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Dublin: 13 °C Tuesday 2 September, 2014

Column: The governments controlling the euro are no friends of Ireland

Isn’t it reasonable to ask why we are destroying ourselves to save a system that has failed us – and offers only further suffering into the future? The Ballyhea campaign group is highlighting Ireland’s debt injustice, writes Rory Hearne.

Rory Hearne

LAST WEDNESDAY, a small group of residents from the town of Ballyhea in Co Cork highlighted what committed and determined citizens can achieve. Unfortunately, due to a form of media silence, and what some have described as a form of censorship, too few people have heard of the Ballyhea campaign.

Having gotten together in March 2011, they have protested each and every of the 144 weeks since with a banner declaring, “Ballyhea says No! to bond-holder bailout”. The group has brought their campaign to the European scale, submitting a petition for bank-debt write-off to the European Parliament Petitions Committee and last week it succeeded in having a motion put to the Dail calling on the Irish Government to ask the ECB to have the Anglo bonds written off.

Protesters had travelled from across the country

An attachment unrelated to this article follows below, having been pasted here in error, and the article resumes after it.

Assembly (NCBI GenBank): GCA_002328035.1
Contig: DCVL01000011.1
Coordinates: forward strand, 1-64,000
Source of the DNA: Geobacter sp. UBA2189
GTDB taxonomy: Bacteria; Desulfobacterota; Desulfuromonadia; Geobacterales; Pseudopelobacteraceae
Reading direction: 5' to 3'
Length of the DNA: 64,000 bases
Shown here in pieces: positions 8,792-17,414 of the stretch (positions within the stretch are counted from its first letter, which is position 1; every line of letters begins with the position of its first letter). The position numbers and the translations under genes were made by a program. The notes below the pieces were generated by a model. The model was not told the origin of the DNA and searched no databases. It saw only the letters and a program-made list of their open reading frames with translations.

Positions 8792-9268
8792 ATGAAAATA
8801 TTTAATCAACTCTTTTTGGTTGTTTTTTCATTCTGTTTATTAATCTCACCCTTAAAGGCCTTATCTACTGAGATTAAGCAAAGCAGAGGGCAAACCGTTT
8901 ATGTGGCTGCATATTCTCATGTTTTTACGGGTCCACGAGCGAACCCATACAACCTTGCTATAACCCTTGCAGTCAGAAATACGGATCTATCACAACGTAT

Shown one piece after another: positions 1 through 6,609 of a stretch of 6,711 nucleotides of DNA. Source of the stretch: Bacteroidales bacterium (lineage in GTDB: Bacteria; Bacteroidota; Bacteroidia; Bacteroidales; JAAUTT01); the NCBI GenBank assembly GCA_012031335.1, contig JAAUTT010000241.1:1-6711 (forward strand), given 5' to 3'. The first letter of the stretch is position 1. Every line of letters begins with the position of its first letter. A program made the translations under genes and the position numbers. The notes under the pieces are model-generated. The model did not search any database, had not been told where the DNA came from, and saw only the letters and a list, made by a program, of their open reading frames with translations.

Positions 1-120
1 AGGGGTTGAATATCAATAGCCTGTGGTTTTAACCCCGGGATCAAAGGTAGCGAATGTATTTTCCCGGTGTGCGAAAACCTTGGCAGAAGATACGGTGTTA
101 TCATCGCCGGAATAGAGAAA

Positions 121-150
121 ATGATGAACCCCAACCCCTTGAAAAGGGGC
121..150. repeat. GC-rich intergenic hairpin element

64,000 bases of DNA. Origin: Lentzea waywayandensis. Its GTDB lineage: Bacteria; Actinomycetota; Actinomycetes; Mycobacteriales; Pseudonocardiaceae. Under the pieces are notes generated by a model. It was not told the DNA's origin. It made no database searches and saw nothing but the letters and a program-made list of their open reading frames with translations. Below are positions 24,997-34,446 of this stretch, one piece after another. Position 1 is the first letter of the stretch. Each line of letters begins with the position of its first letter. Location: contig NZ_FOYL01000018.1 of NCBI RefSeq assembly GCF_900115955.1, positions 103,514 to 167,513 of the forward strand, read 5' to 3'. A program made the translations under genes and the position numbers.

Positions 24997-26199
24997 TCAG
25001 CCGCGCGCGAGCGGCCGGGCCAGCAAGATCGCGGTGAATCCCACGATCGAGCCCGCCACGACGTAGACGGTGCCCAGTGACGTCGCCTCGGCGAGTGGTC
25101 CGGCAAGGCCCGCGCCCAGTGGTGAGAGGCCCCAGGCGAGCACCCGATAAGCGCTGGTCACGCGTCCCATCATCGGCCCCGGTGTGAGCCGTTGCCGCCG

A live display was set up outside the Dail so that the hundreds of protesters, who had travelled from across the country, could watch the debate and vote. I spoke to some of the people there, and what struck me was that these were not long time activists but are the so-called ‘ordinary’ people of Ireland. Their voice is never heard in the media. Many of them are working full time and trying to do this in their spare time. Others are unemployed and doing it out of frustration and anger. They are doing it because they care about their family, their friends, their community and the people of this country. It is this that gives them their legitimacy, their power and potential.

One of them explained to that he was so angered by the bank bailouts and austerity that he felt he had to something. He has marched every single week and describes how “All the political parties are the same. They don’t represent the people. We have been sold out. I was at one of the marches and one of the people said to me to say a few words. I had never spoken before in public and I said a few words about why I was there. Then I went off and read more and spoke again the next time about the debt and austerity. We are tired but we are going to keep on going.” They feel completely alienated, abandoned and disillusioned with the government political parties, the state and its institutions.

The Ballyhea group started after the Fine Gael-Labour government reneged on one of their most fundamental election promises, that there would be burden-sharing with the bank bondholders. The key organiser, Diarmuid O’Flynn, a local sports journalist, explained that he was inspired by the Arab Spring “to fight to have returned to us, by the ECB, the money they have forced us to pay out in pursuance of their failed policy… which has resulted in mass unemployment, emigration, misery for the Irish people… Until such time as that has happened…we will continue to march, every Sunday.”